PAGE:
Author(s): Malik F, Khawar R, Chaudhry HR, Humphreys GW
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Abstract OBJECTIVE: To investigate the impact of duration of untreated psychosis on emotion recognition in patients with first-episode psychosis. METHODS: A sample of 60 patients with schizophrenia, schizoaffective and substance-induced psychoses were selected from psychiatric inpatients and outpatients of 3 hospitals in Lahore and 1 in Faisalabad, Pakistan. Patients were divided into short (n = 28) and long (n = 32) duration of untreated psychosis groups, according to whether they had had symptoms for < 80 or ≥ 80 weeks, respectively. Emotion recognition ability was assessed with the help of the Urdu version of a computerised experimental FEEL (Facially Expressed Emotion Labeling) test using 6 basic emotional expressions that appeared on a computer screen followed by possible responses. RESULTS: Patients with prolonged durations of untreated psychosis showed poorer performance in recognition of facial expressions of emotion than those with short durations of untreated psychosis. This was apparent in general and especially for expressions of anger, surprise, and sadness. First-episode psychosis patients showed higher accuracy rates for recognising positive as opposed to negative emotions. The duration of untreated psychosis correlated positively with positive symptoms of psychosis. Symptom distribution differed across categories of psychosis, but there were similarities in patients with schizophrenia and schizoaffective disorders. CONCLUSIONS: These findings support recourse to early detection and intervention strategies in psychosis and provide valuable information on how first-episode psychosis patients behave in complex emotional and social situations.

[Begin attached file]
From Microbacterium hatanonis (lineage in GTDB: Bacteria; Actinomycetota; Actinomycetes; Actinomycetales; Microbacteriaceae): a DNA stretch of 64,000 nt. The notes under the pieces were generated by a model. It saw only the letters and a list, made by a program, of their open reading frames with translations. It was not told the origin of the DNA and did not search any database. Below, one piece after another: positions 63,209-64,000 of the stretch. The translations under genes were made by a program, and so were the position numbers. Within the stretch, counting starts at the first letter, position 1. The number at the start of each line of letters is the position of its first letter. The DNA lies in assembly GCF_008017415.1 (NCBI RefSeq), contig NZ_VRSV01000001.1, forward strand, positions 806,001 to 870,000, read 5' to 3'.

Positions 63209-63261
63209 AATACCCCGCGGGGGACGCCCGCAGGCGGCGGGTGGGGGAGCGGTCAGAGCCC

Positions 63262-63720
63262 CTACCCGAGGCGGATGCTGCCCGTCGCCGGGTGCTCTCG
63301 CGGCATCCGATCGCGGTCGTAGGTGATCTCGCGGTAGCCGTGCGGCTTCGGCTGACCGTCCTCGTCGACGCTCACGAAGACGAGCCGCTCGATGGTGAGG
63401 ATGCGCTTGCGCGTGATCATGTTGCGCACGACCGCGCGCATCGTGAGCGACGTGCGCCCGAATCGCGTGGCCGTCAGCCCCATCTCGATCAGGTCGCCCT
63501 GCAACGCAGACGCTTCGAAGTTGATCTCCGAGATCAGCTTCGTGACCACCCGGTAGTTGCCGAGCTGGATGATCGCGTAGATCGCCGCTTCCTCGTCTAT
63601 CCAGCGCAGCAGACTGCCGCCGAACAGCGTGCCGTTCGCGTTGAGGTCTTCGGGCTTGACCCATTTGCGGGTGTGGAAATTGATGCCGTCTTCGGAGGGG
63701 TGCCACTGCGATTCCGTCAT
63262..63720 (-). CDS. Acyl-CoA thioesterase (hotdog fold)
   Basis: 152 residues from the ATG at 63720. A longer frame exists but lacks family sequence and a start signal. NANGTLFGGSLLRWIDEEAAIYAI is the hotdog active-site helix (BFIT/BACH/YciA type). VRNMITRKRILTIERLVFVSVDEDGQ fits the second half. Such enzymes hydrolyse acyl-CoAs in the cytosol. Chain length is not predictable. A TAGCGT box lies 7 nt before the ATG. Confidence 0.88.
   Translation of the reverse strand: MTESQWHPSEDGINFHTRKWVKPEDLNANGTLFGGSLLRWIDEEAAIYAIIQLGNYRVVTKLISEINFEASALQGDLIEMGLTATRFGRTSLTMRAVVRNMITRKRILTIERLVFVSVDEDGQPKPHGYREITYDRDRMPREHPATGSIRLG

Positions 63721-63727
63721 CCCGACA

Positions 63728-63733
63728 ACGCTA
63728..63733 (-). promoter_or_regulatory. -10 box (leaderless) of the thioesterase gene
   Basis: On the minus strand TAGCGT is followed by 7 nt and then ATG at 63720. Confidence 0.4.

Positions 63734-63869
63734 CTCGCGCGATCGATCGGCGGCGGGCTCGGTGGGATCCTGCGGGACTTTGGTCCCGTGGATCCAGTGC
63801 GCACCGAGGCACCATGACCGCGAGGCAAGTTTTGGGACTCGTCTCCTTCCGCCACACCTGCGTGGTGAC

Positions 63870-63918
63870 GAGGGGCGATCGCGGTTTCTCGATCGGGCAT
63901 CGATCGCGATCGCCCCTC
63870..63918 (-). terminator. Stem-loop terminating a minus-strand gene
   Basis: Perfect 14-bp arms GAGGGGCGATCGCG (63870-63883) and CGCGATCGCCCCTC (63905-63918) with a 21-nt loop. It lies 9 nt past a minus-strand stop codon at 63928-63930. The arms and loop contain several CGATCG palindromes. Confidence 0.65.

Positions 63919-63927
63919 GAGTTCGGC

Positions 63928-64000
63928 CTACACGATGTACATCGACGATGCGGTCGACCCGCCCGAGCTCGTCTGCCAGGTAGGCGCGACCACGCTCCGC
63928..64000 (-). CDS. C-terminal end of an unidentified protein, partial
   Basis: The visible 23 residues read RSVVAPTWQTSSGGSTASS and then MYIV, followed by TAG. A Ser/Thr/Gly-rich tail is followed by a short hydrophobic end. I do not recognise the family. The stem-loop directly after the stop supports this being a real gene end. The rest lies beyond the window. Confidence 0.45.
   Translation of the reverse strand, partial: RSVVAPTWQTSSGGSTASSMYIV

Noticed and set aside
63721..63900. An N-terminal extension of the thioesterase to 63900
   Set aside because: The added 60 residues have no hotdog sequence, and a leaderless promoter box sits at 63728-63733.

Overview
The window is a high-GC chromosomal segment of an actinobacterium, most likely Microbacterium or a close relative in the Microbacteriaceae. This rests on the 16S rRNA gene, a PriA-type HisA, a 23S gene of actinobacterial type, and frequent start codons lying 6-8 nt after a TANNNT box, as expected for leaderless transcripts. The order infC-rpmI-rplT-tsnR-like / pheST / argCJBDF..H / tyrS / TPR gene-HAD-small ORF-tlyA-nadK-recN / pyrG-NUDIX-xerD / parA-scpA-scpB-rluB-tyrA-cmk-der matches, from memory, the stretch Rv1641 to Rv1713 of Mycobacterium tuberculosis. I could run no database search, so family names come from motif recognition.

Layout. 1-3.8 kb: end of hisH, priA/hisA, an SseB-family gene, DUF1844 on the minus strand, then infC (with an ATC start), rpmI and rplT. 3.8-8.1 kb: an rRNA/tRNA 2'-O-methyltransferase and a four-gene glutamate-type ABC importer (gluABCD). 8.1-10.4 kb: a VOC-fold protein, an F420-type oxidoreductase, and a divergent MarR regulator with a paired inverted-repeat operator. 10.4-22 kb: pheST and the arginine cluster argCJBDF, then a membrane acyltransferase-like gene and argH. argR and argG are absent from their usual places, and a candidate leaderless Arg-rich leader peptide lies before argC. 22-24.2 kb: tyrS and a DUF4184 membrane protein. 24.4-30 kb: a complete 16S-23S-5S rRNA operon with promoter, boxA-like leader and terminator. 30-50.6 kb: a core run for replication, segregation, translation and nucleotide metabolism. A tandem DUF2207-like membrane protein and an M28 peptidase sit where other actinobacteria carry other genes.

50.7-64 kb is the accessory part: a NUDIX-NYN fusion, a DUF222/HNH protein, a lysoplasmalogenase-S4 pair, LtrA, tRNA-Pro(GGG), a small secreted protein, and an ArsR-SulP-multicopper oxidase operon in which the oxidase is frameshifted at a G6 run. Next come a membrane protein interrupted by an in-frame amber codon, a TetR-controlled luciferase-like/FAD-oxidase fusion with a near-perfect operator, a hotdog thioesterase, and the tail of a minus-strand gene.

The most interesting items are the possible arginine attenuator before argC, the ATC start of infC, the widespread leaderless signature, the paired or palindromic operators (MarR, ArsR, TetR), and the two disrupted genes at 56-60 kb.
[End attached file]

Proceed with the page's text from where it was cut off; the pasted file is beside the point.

This article was published in East Asian Arch Psychiatry
and referenced in International Journal of School and Cognitive Psychology